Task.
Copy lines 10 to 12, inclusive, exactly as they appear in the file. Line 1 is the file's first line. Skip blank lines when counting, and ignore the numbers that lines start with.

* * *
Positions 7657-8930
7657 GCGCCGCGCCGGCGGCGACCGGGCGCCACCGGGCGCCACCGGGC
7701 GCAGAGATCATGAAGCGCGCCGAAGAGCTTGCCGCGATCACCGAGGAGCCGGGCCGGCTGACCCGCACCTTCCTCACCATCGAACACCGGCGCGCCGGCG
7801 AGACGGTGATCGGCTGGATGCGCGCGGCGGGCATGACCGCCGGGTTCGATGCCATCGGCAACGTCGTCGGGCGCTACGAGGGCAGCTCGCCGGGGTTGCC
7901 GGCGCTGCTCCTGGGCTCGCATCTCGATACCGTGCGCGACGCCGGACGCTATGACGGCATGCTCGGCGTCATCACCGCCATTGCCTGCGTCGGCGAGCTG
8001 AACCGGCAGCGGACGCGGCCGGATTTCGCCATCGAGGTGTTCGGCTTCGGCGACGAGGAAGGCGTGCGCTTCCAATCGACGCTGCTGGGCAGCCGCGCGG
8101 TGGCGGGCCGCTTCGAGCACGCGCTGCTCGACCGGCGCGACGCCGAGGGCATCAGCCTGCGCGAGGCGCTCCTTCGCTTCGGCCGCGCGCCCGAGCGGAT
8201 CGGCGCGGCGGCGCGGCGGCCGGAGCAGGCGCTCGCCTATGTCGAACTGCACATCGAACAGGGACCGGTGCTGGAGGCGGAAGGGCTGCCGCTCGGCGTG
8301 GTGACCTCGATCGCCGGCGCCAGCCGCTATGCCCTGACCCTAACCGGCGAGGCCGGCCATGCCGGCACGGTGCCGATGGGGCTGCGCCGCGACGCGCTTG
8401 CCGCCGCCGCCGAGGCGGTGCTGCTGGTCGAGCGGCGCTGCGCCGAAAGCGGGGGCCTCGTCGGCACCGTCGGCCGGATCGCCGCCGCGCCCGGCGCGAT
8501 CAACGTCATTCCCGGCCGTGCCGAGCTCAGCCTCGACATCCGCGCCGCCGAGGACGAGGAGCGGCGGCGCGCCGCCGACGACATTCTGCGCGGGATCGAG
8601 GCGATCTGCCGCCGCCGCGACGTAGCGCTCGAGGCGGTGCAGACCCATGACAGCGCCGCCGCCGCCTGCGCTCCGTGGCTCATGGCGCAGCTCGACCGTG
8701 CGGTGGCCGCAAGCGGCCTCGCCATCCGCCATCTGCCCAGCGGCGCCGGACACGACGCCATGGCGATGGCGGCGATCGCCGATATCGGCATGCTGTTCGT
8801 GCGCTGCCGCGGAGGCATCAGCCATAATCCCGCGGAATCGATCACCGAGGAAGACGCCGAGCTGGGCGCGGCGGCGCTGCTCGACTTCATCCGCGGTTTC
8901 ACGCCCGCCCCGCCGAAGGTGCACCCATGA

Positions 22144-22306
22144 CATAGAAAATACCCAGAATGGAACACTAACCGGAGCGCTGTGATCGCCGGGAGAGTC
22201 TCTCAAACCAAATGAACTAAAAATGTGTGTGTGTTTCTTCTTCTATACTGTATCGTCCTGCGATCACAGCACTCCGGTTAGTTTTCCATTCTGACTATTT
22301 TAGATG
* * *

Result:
8401 CCGCCGCCGCCGAGGCGGTGCTGCTGGTCGAGCGGCGCTGCGCCGAAAGCGGGGGCCTCGTCGGCACCGTCGGCCGGATCGCCGCCGCGCCCGGCGCGAT
8501 CAACGTCATTCCCGGCCGTGCCGAGCTCAGCCTCGACATCCGCGCCGCCGAGGACGAGGAGCGGCGGCGCGCCGCCGACGACATTCTGCGCGGGATCGAG
8601 GCGATCTGCCGCCGCCGCGACGTAGCGCTCGAGGCGGTGCAGACCCATGACAGCGCCGCCGCCGCCTGCGCTCCGTGGCTCATGGCGCAGCTCGACCGTG